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Investing in UK stocks – the perspective of an HL fund manager


The UK stock market has been lagging behind the rest of the world for more than a decade. But the economy is now emerging from a deep recession.

Is it time for another look at the potential of UK stocks?

There is reason to hope. Governments around the world are trying to boost their economies to help them emerge from the pandemic crisis. President Biden is pumping billions of dollars into the US economy, Chancellor Sunak is spending billions to keep the momentum going in the UK.

The UK market is very international in nature and many of our larger companies earn a large part of their income overseas. Thus, the United Kingdom should benefit from stimulus measures both at home and abroad.

This article is not personal advice. If you are not sure which course of action is right for you, ask Financial advice. Remember that the value of all investments can go up and down, so you might get back less than what you invested.

Why do UK equities now look more attractive?

Programs like the holiday have benefited banks and kept bad debts under control – even as millions of jobs have been lost.

Now, markets can sense that financial conditions may become more favorable for lenders. Since the financial crisis, banks have struggled to earn decent returns.

Ultra-low interest rates capped the difference between what they could earn by lending and the cost of attracting deposits. Bond yields have risen in recent months, suggesting better margins going forward.

Commodity prices have also risen, with oil rising above $ 60 a barrel and copper prices hitting new highs in recent months.

Back home, the street and hospitality industries have slowly reopened as best they can and the British are flocking to pubs, shops and restaurants. The consumer has long been a key driver of the UK economy and the news is getting better and better here.

Retail sales in April rebounded much stronger than analysts expected, with buyers again flocking to Main Street. Clothing sales have jumped by more than two-thirds from March, and brick-and-mortar retailers have recovered sales from online retailers.

Consumer-oriented sectors account for around a quarter of the UK market value. This is a big slice that should see an improvement in underlying trading. The question is, will this cause stock prices to rise or are better times already reflected in company valuations?

Cutting costs could help increase profits

The closures have shut down many industries. And others who could continue to trade have seen their incomes drop dramatically.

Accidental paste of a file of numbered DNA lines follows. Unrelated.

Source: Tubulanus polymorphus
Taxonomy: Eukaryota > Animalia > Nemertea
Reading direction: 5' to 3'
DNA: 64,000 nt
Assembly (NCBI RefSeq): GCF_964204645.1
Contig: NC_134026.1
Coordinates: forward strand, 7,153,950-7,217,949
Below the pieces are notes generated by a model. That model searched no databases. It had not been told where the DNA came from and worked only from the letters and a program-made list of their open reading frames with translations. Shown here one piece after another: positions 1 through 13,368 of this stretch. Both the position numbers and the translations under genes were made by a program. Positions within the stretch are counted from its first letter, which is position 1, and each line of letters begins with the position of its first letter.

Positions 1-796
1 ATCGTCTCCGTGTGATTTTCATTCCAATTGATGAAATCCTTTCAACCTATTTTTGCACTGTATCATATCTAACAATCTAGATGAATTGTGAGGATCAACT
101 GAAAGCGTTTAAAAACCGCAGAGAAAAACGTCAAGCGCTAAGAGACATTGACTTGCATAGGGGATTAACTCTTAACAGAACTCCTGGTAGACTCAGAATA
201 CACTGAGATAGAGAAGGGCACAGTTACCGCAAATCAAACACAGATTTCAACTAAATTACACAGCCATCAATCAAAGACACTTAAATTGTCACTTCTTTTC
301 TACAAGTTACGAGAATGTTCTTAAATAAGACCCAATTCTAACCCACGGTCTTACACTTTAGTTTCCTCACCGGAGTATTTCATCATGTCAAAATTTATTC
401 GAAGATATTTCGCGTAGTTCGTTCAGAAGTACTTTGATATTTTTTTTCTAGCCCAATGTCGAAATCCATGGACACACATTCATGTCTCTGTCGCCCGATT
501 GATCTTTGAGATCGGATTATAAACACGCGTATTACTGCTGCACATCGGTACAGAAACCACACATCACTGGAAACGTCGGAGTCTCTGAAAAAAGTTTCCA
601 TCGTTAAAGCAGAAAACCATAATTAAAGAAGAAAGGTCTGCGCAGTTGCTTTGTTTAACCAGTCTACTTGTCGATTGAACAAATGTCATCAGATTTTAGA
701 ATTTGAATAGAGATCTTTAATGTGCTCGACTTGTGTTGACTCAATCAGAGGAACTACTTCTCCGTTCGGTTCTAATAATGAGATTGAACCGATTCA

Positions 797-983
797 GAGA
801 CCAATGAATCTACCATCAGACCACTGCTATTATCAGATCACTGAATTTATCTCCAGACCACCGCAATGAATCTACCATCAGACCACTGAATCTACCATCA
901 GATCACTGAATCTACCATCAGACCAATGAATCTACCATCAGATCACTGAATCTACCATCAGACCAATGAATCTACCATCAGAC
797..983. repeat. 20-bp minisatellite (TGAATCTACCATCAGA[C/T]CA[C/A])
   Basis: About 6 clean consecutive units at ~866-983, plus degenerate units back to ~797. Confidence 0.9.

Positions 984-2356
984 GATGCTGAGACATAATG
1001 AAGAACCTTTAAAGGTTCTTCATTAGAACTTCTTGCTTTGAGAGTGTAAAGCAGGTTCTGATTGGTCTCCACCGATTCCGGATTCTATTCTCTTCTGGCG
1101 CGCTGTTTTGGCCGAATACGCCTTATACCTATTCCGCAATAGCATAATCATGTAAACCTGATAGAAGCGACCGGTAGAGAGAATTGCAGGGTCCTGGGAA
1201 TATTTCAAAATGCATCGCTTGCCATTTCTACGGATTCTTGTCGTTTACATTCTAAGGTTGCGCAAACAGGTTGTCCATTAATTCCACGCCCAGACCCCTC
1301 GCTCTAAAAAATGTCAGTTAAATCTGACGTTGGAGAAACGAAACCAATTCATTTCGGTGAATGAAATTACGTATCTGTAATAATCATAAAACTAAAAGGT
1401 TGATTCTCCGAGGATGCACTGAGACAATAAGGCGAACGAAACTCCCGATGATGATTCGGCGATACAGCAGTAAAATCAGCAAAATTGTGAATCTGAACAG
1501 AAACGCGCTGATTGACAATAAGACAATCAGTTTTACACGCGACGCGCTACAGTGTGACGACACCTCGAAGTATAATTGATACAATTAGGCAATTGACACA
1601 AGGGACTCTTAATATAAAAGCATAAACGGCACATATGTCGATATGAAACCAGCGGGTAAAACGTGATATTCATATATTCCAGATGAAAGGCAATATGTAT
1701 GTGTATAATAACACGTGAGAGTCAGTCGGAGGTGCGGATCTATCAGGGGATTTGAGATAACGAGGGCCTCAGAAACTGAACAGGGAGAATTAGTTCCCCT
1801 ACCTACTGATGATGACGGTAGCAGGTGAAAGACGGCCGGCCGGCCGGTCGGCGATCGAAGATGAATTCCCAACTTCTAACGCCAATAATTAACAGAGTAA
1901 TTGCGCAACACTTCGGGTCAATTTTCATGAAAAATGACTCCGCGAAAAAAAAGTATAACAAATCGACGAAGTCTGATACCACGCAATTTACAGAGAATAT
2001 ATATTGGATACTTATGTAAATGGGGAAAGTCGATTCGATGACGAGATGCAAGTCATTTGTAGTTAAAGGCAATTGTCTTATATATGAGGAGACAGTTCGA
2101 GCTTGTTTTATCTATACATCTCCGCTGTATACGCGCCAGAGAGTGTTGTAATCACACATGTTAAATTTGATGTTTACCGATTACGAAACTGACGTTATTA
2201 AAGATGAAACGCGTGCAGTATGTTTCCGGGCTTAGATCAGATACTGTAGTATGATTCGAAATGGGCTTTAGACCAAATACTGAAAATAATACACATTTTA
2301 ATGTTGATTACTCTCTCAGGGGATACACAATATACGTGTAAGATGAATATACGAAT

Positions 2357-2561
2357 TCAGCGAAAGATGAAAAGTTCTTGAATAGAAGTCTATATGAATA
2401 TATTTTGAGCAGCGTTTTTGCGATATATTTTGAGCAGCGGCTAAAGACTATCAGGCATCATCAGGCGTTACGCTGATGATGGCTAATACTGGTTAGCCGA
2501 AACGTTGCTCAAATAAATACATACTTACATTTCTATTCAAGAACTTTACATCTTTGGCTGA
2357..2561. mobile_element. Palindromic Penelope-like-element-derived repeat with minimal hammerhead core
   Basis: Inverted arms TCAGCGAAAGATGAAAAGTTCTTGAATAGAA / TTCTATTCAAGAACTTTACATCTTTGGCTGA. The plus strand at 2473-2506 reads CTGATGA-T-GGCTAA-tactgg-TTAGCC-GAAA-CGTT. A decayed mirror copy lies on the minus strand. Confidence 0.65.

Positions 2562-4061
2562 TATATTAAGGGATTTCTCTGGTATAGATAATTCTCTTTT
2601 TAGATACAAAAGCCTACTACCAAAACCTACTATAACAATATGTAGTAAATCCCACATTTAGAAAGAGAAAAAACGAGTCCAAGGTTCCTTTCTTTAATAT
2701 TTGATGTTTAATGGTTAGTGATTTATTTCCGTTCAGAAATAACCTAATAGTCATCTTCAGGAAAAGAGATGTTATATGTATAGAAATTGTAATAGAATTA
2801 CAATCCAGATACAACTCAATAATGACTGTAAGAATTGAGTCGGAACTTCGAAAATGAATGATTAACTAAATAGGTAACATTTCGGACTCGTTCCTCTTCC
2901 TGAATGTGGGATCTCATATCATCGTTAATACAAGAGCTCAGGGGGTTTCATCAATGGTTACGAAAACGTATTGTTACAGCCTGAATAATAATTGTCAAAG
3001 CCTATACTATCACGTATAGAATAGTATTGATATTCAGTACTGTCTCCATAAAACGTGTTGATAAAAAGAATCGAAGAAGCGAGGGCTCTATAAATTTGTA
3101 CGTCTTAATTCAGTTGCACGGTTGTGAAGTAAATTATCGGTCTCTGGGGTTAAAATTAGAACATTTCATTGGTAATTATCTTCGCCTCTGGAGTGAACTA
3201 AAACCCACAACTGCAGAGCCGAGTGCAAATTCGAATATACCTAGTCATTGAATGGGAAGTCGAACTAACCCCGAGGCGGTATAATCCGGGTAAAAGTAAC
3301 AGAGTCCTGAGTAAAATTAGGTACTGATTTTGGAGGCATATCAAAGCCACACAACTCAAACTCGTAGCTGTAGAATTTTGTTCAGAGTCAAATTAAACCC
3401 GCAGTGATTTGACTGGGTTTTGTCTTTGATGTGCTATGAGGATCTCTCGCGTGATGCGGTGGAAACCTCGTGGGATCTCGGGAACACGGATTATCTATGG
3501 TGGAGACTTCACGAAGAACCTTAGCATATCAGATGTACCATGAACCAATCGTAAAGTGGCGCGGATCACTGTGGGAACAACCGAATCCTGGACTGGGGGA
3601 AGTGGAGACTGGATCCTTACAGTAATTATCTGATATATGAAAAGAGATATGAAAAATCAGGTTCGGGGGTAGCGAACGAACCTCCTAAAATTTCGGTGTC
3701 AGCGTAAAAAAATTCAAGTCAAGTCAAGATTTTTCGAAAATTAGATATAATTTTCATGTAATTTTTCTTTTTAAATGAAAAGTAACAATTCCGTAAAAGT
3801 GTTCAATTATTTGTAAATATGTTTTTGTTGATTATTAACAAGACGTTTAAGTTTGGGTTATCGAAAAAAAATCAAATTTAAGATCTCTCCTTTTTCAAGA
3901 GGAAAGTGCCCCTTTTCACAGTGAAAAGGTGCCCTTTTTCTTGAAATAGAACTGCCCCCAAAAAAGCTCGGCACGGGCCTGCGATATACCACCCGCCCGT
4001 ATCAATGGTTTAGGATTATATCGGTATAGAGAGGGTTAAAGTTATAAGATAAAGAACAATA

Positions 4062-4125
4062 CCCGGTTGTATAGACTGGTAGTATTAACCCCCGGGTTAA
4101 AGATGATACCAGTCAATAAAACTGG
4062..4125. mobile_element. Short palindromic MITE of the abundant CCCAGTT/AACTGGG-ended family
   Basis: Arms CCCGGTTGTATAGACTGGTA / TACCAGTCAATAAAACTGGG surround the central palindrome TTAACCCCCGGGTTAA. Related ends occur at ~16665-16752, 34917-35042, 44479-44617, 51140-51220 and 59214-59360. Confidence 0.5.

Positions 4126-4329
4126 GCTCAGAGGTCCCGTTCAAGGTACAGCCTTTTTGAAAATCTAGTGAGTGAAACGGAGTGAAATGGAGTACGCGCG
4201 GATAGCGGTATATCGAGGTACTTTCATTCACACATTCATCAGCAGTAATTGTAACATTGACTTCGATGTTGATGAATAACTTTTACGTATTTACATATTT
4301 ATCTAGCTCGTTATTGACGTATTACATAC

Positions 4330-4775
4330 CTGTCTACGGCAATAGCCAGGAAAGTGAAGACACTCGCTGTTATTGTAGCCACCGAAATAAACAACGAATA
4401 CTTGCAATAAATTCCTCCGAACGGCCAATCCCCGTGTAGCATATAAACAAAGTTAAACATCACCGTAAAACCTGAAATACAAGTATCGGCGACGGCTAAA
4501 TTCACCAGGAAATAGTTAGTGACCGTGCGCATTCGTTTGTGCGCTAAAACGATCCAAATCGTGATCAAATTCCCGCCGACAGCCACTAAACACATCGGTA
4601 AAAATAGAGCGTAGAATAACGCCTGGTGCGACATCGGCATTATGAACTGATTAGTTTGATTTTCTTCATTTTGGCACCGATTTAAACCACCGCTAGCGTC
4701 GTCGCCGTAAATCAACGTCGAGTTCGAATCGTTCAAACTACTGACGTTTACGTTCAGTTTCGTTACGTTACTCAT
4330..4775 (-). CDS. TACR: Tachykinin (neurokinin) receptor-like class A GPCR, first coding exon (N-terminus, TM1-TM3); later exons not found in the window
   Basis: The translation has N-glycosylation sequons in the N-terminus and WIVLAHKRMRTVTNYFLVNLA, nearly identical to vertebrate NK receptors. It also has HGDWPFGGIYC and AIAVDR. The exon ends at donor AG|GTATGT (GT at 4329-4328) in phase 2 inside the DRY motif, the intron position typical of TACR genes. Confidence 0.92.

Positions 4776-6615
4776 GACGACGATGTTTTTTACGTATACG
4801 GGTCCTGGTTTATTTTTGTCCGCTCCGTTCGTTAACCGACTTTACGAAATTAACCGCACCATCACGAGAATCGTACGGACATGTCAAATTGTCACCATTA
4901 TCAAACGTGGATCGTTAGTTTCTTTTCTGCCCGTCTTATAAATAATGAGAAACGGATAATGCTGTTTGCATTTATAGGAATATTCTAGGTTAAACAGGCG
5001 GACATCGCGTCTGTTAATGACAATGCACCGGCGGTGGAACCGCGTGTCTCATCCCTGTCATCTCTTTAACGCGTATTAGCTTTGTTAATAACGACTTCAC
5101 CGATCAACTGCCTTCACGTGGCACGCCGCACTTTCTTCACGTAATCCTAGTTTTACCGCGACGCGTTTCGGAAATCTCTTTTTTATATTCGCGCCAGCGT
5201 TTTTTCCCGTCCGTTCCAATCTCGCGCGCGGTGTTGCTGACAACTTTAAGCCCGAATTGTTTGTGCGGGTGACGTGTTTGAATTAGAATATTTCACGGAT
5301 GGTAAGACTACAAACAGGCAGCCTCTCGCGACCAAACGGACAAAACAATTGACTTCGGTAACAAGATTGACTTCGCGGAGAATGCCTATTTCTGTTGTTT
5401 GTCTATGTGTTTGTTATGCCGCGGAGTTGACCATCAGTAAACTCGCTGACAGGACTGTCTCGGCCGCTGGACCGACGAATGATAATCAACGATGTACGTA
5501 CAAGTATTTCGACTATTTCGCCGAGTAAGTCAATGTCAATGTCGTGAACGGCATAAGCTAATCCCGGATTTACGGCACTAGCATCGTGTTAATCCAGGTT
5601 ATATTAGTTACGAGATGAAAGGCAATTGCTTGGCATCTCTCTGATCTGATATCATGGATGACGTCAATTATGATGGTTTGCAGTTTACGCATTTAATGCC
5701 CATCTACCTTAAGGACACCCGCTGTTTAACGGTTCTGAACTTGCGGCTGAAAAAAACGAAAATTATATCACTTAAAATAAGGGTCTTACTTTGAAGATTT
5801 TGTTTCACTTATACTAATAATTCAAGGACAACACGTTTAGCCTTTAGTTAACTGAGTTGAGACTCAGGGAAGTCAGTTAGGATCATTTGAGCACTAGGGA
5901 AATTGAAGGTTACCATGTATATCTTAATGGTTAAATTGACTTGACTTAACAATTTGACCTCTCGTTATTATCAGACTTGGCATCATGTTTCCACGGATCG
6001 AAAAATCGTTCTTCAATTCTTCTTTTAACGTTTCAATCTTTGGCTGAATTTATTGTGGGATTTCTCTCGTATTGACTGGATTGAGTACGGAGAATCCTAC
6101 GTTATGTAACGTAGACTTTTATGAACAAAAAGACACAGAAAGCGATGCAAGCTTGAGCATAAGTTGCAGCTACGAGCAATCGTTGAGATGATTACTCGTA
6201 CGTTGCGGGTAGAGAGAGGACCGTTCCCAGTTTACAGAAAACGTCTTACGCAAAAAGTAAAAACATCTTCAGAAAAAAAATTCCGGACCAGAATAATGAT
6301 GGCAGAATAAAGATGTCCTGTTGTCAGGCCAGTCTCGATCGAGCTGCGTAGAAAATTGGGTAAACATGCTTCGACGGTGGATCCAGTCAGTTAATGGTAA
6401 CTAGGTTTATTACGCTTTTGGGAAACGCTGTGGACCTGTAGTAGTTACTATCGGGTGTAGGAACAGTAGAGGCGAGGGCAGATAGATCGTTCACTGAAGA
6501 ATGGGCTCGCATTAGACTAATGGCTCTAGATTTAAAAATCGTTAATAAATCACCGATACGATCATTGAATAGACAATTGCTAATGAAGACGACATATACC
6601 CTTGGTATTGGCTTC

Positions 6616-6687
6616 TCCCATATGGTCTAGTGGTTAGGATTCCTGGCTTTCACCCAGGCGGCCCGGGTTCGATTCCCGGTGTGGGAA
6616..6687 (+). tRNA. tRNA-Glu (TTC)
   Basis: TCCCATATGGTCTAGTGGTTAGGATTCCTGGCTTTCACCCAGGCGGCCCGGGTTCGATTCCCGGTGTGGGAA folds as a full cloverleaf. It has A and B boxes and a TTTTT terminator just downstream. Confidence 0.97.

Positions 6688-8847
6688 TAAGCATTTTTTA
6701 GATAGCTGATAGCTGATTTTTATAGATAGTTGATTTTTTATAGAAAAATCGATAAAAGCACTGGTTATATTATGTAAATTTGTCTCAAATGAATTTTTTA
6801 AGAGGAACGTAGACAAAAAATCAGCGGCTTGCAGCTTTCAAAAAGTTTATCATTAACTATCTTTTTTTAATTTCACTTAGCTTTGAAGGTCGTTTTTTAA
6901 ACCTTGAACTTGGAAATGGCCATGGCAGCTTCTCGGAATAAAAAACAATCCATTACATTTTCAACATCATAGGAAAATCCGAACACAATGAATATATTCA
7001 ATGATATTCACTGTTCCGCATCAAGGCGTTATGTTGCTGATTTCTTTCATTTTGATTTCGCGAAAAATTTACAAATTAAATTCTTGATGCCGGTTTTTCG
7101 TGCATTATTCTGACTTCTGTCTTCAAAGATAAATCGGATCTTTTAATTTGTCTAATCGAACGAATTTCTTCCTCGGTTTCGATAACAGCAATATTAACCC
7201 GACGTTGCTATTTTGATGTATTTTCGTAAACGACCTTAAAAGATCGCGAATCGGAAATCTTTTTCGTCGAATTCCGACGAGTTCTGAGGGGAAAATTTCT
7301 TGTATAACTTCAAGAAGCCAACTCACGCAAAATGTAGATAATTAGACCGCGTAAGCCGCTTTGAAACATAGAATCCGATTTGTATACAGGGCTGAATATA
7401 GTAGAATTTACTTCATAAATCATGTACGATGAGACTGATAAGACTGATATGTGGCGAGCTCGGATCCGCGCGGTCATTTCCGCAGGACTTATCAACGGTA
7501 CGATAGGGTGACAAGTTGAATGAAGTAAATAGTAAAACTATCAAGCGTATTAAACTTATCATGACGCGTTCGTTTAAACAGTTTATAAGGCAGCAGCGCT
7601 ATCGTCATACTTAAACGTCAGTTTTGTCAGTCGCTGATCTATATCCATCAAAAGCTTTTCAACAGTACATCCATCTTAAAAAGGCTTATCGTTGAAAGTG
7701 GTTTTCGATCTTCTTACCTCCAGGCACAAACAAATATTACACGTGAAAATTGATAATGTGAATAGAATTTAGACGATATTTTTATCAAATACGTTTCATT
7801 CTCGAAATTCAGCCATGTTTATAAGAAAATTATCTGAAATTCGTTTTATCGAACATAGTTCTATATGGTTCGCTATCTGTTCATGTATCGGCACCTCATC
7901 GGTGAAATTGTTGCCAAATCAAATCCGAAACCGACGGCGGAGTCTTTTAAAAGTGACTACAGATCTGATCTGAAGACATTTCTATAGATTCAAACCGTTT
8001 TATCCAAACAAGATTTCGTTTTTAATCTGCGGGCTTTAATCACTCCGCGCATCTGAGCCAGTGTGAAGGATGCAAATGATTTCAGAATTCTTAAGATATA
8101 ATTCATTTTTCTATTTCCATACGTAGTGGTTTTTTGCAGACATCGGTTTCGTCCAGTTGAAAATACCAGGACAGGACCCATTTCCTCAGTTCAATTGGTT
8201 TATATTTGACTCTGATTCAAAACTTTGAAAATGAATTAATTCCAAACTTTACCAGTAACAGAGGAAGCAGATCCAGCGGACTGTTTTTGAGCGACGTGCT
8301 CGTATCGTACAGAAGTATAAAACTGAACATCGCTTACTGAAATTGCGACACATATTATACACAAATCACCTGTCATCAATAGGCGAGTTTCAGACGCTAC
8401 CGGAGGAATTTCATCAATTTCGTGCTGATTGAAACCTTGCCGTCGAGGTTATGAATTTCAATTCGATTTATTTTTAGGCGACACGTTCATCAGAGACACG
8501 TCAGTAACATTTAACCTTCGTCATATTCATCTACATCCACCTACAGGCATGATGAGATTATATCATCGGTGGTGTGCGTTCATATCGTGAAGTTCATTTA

Reducing costs has become necessary after a decade of economic growth that has seen some companies gain some weight.

One trend we’ve seen since the pandemic is that businesses are investing to build their digital strengths. The introduction of technology to automate processes reduces costs and waste, often helping companies improve their environmental profile.

My take on how technology improves businesses

Lighter companies, seeing their sales recover, should be able to capture more of that income in the form of profit.

We could be at the start of a period of very strong earnings growth as the economic recovery is amplified by these structurally improved margins.

The UK will not be the only one to benefit, just as it was not the only one to suffer the impacts of the pandemic. But the UK market’s exposure to commodities, banking and consumer spending is higher than that of many other countries.

Part of the reason is that the UK is relatively underexposed to some other sectors.

Information technology companies represent only 2% of the market’s value and medical technology stocks are scarce in the UK.

Decades of takeovers have also left the UK market with relatively few industrial stocks. When I started my career in the 1980s, industries like engineering, building materials, and chemicals were big industries. Now you need a magnifying glass to find some of them.

Now is the time to invest in the UK?

Part of the reason the UK has been out of favor for so long was the heavy exposure to the same sectors that are currently on the rise.

It should be remembered that the producers of raw materials cannot control the prices at which they sell. And banks are under attack from FinTech start-ups trying to steal their lunch. Consumer-oriented businesses are welcoming their customers again. But after the novelty of returning to stores, cinemas and restaurants wears off, the trend to spend more online may reaffirm.

That said, large parts of the market are still poised to profit from a recovery and improving credit conditions for banks, so now might be a good time to think about investing in UK stocks.

How we research UK stocks

Our philosophy in the choice of actions for the HL Select Fund is to try to find companies with strong competitive moats, operating in industries that have the potential to offer predictable long-term growth.

The UK economy is quite cyclical – some companies move in and out of favor depending on the health of the economy. So many holdings of our UK funds earn most of their money overseas. And we are also looking for digital winners in each industry so that we can diversify where our investors’ money is held.

Learn more about each fund and how they are invested.

Find out more about HL Select UK growth stocks

Learn more about HL Select UK Income Shares

Steve Clayton is a fund manager at HL Select range of funds.

HL Select funds are managed by our sister company HL Fund Managers Ltd.

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